There are a lot of differences between self-published authors and those working with a publishing house, but when it comes to book marketing, we’re all in the same boat. At a time when many authors find their marketing stipend barely covers the basics, writers of every stripe need to know how to market their own work effectively. If you have some money to splash around, you have a few options (such as marketing services and book trailers), but if your funds are limited, you need to know about guerrilla marketing.
That’s why, in this two-part article, I’ll be taking a look at exactly that. Here in part 1, we’ll talk about what guerrilla marketing is and how it works, while in part 2, we’ll look at the tips and specific techniques you can employ as a guerrilla marketer. So, apply your camouflage, keep low, and let’s get started.
What is guerrilla marketing?
A guerrilla fighter is someone fighting a lopsided war with limited equipment and little backup from any larger organization. Self-publishing authors are definitely guerrillas entering the fight for readers, but authors working with publishing houses can also find that they’re handed limited resources and left to sort things out for themselves.
Guerrilla marketing is all about doing a lot with a little, and for authors that means an approach built on two core concepts:
- Spending time and effort instead of money,
- Choosing tactics that offer maximum reward for limited input.
When it comes to the first concept, there isn’t much to say that we didn’t cover in Nobody Beats The Triangle, But You Can Be Prepared For It: you can use time and effort to make up for a small budget, but you have to plan ahead to do so well. Of course, time and effort are limited, and that’s where we come to the second core concept.Guerrilla marketing uses sparse resources to incredible effect.Click To Tweet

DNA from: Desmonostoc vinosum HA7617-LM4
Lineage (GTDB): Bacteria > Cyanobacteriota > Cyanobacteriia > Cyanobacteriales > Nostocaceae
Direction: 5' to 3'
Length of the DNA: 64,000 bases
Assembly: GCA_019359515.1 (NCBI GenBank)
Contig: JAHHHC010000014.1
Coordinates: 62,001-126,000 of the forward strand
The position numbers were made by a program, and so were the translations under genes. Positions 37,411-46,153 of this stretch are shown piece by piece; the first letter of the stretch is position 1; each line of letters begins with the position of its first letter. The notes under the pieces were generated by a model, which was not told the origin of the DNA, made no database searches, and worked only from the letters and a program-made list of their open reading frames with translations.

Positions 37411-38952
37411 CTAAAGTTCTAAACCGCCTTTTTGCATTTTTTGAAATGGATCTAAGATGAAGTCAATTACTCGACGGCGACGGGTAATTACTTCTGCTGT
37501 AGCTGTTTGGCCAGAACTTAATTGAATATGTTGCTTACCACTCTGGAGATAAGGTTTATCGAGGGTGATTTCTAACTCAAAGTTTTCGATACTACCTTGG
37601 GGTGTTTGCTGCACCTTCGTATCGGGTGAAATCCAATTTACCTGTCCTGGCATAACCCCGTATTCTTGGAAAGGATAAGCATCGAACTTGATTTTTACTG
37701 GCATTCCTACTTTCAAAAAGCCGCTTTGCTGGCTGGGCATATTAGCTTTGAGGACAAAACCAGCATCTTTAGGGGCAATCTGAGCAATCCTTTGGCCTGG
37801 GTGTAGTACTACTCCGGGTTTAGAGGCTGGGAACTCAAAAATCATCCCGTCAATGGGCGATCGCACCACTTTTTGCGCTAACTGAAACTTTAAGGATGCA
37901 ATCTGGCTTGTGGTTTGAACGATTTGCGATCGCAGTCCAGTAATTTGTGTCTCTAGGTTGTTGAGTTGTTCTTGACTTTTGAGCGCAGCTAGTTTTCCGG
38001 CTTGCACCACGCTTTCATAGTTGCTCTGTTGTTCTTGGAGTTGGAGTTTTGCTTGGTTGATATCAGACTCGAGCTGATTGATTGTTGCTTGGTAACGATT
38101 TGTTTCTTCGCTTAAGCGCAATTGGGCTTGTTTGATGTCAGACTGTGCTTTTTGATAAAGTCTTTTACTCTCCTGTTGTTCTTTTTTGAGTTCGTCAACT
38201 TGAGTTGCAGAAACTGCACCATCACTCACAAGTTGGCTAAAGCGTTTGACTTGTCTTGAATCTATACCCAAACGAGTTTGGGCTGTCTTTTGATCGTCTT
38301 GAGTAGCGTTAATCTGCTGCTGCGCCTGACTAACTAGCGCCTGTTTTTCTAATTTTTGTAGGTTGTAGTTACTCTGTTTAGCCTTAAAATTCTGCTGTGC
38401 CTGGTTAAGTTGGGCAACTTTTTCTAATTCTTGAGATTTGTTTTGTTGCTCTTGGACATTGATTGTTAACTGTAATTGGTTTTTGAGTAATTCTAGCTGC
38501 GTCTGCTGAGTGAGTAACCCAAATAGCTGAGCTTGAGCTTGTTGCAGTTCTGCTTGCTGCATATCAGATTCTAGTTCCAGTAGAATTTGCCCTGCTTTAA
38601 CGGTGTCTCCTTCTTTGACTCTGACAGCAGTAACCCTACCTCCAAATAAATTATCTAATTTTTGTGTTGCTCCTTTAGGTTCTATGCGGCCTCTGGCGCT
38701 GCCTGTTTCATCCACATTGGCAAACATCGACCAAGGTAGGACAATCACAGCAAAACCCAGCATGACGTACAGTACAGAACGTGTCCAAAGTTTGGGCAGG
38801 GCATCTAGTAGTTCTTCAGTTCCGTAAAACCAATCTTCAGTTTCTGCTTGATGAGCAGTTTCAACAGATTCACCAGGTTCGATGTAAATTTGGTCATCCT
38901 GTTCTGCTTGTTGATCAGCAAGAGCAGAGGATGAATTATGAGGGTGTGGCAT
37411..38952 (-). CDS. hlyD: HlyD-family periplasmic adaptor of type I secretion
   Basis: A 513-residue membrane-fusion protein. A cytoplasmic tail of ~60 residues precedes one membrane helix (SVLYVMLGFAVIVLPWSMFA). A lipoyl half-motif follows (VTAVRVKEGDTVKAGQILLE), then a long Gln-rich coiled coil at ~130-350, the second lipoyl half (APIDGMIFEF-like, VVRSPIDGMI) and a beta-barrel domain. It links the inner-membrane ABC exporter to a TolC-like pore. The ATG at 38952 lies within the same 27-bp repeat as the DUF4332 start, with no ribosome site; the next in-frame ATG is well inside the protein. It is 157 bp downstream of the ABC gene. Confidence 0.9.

It’s not enough to just plug away at your marketing. You can only do so much, and at a certain level, money can achieve a reach that one person’s maximum effort just can’t. That means that you need to be pouring the resources you do have into the actions that will give you the biggest reward. For example, getting forty random people to read your book is nothing compared to putting it in the hands of one prominent book blogger. Likewise, a marketing campaign targeted at a group likely to be interested in your subject matter has far more value than a bigger campaign with a more general focus.
In this way, it’s not enough to keep working and hope for the best; you have to work smart and hard, and neither really works without the other. But that assumes that guerrilla marketing works at all, so the question is… does it?
What guerrilla marketing does
Marketing doesn’t work quite how many people think, especially at different levels. For the biggest sellers, advertising isn’t about persuading someone to buy a product. When Coke advertise, they’re usually not trying to make you think Coke is a good product; they’re already big enough that they achieved that, so their advertising is geared more towards remaining ubiquitous. The big sellers just need to keep reminding customers that they exist – that they’re available for whoever wants them. Then, whenever the customer goes to buy that type of product, it’s their brand that comes to mind. Get big enough and potential customers don’t think ‘I want a soda’, they think ‘I want a Coke’.
This may sound specific to a certain type of product, but it’s also true for fiction. At this point, J.K. Rowling doesn’t need to advertise how good her work is. The brand is so big that it’s more effective to simply focus on telling people there’s something new under its umbrella (and if they can also attract potential new readers, that’s a good secondary goal). Rowling sold a huge number of scripts for Harry Potter and the Cursed Child, even though it’s a medium with which many readers have no familiarity. As long as she keeps up a stream of new ‘products’ and the standard doesn’t dip enough to drive away her base, her marketing only ever has to say ‘remember me?’ This is why so many book adverts for established authors are along the lines of ‘The NEW book by X’; the brand is big enough that it’s doing the selling for them.Different products rely on different types of marketing, and self-published authors shouldn’t be using the same tactics as bestsellers.Click To Tweet
That’s not what guerrilla marketing is about, and it’s not something you’re going to be able to achieve on your own. Likewise, guerrilla marketing isn’t – and stick with me here – about finding individual readers.